For life that must survive low temperatures and harsh weather in the Northern Hemisphere, there are three major routes to success. Each comes with its own advantages and disadvantages; a balance must be found between calorie intake and calorie expenditure. All groups of living things seem to use a good mix of each survival tactic, bringing their own special adaptations to the table. Read on for a quick look at how the Northern Hemisphere survives winter!
Without further ado…
The Rosy’s new name is Isis (she told it to me) and she’s so incredibly mellow. She doesn’t seem to mind being handled at all, and while she’s an active snake, she doesn’t seem to be trying to escape. She’s got a nice 20 gallon tank full of aspen shreds since she, like the Rubbers, enjoys digging around. Rosies are desert snakes, found in only small portions of the southernmost part of California and the Southwest, and otherwise are found mostly in Mexico. They’ve been actively bred for the pet trade since they have a wide range of beautiful colors (in combination with those three sweet racing stripes), don’t get much larger than 2-3 feet, and have a mellow temperament.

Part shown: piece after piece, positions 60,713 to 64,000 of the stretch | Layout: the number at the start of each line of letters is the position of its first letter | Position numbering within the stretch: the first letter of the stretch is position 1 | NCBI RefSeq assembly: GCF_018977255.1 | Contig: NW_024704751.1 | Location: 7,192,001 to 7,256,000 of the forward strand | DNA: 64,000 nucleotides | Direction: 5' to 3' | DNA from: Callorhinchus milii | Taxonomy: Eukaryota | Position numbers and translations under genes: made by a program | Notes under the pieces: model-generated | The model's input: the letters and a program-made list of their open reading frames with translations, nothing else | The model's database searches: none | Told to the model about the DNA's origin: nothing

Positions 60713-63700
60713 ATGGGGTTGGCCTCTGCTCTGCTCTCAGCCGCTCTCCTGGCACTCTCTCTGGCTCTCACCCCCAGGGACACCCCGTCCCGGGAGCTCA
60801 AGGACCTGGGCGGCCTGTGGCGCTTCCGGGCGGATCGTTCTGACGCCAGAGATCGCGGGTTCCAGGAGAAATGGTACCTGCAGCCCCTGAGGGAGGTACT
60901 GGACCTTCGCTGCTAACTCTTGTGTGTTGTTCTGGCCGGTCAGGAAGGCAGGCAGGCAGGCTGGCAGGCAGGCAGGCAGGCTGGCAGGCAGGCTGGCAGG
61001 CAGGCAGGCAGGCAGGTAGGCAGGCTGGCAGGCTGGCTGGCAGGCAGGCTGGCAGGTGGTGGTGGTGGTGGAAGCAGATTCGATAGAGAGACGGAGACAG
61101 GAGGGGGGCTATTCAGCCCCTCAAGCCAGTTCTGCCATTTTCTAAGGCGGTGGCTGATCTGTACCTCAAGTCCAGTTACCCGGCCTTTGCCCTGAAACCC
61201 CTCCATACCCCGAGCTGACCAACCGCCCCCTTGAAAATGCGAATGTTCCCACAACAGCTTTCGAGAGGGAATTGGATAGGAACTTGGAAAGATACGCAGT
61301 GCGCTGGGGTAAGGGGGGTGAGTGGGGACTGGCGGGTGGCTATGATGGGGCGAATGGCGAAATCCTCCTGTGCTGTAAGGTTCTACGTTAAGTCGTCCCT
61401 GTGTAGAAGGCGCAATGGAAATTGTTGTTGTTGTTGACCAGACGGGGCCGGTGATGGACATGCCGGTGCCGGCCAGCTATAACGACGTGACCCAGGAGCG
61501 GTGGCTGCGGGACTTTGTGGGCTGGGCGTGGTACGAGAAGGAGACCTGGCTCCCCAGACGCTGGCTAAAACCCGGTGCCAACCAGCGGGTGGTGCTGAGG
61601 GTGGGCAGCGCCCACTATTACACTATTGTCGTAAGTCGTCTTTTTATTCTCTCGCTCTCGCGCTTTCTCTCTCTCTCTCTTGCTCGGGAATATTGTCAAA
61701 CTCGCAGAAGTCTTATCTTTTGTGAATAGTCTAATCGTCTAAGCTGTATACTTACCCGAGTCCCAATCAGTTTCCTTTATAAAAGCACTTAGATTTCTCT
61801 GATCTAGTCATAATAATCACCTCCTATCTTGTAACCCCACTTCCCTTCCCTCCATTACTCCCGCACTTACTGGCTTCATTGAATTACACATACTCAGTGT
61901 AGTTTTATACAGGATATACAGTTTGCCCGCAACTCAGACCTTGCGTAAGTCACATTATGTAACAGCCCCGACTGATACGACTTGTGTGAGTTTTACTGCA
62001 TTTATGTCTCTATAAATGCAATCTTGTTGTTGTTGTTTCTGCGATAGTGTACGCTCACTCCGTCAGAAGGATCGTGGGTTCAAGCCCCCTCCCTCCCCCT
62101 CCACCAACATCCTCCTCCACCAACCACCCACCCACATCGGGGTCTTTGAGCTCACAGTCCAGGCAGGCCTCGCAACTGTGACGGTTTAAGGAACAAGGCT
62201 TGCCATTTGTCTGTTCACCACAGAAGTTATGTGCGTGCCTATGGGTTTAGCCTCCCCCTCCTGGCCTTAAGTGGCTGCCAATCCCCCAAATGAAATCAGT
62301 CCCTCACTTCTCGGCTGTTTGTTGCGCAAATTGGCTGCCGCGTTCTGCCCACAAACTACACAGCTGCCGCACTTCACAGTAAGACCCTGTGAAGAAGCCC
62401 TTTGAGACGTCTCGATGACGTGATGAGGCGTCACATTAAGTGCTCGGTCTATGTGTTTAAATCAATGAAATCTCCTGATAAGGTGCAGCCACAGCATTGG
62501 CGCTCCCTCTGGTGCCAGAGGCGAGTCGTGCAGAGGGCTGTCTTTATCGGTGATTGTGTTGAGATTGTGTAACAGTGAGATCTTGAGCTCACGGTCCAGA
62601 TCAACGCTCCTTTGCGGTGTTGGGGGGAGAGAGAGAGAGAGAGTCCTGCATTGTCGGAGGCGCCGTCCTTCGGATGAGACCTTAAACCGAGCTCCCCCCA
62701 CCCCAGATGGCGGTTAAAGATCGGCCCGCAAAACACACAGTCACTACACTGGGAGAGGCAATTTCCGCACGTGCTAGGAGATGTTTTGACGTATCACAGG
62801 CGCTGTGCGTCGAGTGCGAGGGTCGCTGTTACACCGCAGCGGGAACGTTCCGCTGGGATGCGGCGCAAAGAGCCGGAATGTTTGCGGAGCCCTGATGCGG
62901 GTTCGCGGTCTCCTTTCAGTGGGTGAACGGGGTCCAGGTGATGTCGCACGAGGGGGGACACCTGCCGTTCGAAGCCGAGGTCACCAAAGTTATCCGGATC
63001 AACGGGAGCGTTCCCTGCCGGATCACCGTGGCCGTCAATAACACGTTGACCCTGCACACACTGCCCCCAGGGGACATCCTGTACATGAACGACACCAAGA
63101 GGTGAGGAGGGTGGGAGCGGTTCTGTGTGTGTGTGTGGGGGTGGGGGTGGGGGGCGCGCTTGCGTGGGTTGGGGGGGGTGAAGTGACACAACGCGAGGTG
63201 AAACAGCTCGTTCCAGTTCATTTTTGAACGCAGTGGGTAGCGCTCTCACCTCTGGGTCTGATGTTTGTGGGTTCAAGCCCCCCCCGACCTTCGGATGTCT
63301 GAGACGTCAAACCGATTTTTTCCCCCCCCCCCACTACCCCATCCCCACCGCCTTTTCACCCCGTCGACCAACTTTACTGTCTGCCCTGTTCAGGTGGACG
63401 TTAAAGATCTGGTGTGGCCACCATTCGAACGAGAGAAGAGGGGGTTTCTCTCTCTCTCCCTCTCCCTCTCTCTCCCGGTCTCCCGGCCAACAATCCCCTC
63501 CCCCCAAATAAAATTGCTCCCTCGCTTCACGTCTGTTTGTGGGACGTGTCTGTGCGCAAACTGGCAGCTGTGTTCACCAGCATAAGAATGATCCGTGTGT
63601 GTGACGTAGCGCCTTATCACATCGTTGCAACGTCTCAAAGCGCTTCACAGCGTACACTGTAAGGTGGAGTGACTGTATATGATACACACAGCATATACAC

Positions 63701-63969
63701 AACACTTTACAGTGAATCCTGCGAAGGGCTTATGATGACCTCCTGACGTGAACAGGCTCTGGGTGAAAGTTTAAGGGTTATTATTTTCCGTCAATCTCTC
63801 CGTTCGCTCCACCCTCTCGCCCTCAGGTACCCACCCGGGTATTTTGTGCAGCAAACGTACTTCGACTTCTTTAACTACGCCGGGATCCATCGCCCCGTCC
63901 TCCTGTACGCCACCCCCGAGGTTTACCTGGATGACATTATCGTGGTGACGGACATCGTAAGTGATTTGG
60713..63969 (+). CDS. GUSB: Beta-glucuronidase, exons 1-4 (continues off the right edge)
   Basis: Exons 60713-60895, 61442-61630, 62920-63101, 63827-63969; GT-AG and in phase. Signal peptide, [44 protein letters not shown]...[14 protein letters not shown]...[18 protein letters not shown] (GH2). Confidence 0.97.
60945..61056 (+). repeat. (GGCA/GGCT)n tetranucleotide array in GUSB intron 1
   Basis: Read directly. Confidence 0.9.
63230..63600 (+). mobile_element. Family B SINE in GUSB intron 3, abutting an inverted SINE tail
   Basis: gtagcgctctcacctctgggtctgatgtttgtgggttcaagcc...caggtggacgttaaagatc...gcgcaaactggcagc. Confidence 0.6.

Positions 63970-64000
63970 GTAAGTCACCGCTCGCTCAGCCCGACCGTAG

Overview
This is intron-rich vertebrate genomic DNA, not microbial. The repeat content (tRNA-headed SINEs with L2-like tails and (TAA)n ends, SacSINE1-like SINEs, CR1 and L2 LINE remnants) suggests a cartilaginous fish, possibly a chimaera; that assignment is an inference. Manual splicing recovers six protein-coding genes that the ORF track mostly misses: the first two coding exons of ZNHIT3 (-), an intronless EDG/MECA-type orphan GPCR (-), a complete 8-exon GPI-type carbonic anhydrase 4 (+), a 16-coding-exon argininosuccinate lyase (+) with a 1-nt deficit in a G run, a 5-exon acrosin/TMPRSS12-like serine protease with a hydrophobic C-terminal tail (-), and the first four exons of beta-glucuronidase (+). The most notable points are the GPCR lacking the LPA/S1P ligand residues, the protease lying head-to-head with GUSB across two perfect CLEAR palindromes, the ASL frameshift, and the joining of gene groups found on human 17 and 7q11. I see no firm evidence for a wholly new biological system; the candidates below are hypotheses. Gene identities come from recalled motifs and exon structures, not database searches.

Do you see how her eyes look a little funny in the top pics? It turns out she has a problem shedding her eye scale when she sheds, but it dries out and dents so it ends up looking funny. I just take a Q-tip dabbed in warm water and gently press it to the scale until it loosens. Usually the scale comes right off onto the Q-tip.
The Rubber Boas seem to be doing just fine – the small female overcame a respiratory infection and literally grew overnight after digesting a pinkie.
The baby Rubbers have sweet digs: a 15 gallon tank complete with great digging substrate and some aquarium decorations. In this tank, the two of them will have more than enough room to grow.
The family expands!
Thanks for reading. :)